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Meanwhile, Mr. Largent also complained about the unfair tax burden the wireless industry has to shoulder. Consumers are stuck paying an average of about 16 percent in tax.

“Let’s just call a time out on any new taxes that are wireless specific,” he said. “Don’t just look at the wireless industry to get more money.”

CTIA is backing several tax bills that would solve this problem. The Wireless Tax Fairness Act appears to be getting bipartisan support in both the House and Senate.

CTIA also wants the 911 tax to be designated specifically for 911 service. “What we’re seeing happen in state after state after state is they’re using it for general revenue,” he explained. “The problem is when a state runs into problems with their 911 service and they don’t have any money left, then that’s going to be an issue for everybody.”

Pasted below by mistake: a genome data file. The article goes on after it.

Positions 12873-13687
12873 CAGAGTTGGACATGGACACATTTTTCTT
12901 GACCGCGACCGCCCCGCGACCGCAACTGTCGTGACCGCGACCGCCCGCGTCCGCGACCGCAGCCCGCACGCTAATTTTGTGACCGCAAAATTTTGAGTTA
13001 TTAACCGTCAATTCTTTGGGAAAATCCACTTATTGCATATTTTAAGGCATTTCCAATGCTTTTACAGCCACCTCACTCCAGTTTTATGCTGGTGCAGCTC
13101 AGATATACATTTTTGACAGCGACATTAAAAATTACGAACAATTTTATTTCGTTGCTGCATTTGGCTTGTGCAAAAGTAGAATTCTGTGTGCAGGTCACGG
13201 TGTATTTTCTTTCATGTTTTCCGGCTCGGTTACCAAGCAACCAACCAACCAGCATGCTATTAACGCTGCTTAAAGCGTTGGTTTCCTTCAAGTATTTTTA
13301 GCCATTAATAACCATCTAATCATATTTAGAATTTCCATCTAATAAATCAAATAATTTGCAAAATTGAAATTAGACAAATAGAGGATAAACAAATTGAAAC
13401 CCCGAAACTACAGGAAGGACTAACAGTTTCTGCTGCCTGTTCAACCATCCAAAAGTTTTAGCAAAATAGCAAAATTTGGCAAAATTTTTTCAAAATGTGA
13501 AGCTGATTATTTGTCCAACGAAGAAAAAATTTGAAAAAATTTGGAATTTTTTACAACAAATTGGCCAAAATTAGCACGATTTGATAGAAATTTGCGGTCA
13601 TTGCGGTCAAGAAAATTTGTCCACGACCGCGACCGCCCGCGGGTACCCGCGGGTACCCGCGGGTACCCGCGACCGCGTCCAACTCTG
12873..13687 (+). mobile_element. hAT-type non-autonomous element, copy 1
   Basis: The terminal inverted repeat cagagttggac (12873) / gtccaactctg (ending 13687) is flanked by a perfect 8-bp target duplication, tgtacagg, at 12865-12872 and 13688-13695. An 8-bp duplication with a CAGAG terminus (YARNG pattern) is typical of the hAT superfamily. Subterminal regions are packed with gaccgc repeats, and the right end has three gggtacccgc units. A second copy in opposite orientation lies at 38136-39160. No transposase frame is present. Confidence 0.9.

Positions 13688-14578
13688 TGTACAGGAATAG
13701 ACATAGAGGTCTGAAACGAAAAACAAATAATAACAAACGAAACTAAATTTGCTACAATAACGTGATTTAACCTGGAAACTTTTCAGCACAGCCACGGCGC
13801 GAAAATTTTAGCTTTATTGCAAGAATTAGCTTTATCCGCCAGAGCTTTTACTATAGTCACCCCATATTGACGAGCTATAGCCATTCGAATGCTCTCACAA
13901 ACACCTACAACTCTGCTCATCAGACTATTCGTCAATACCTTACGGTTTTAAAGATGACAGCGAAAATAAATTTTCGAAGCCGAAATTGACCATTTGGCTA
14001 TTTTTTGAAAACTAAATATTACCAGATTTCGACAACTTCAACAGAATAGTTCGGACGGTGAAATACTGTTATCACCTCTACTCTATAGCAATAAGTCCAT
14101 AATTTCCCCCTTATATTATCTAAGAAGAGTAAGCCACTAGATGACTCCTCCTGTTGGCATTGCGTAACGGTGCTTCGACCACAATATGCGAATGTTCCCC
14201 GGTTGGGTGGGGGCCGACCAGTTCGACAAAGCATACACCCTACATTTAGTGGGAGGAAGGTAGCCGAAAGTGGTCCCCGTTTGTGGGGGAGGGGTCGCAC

Mr. Largent said CTIA has a strong relationship with the FCC, but he disagrees with the regulator including his group in recent net neutrality rules.

“This administration has been really an advocate for the wireless industry, and the only exception I would make is the net neutrality rules,” he said.

“We argued and argued and argued and said we don’t need this applied to us,” he added. “The truth is they listened to us. They exempted wireless, for the most part, out of the net neutrality rules. So we’re pleased with that.”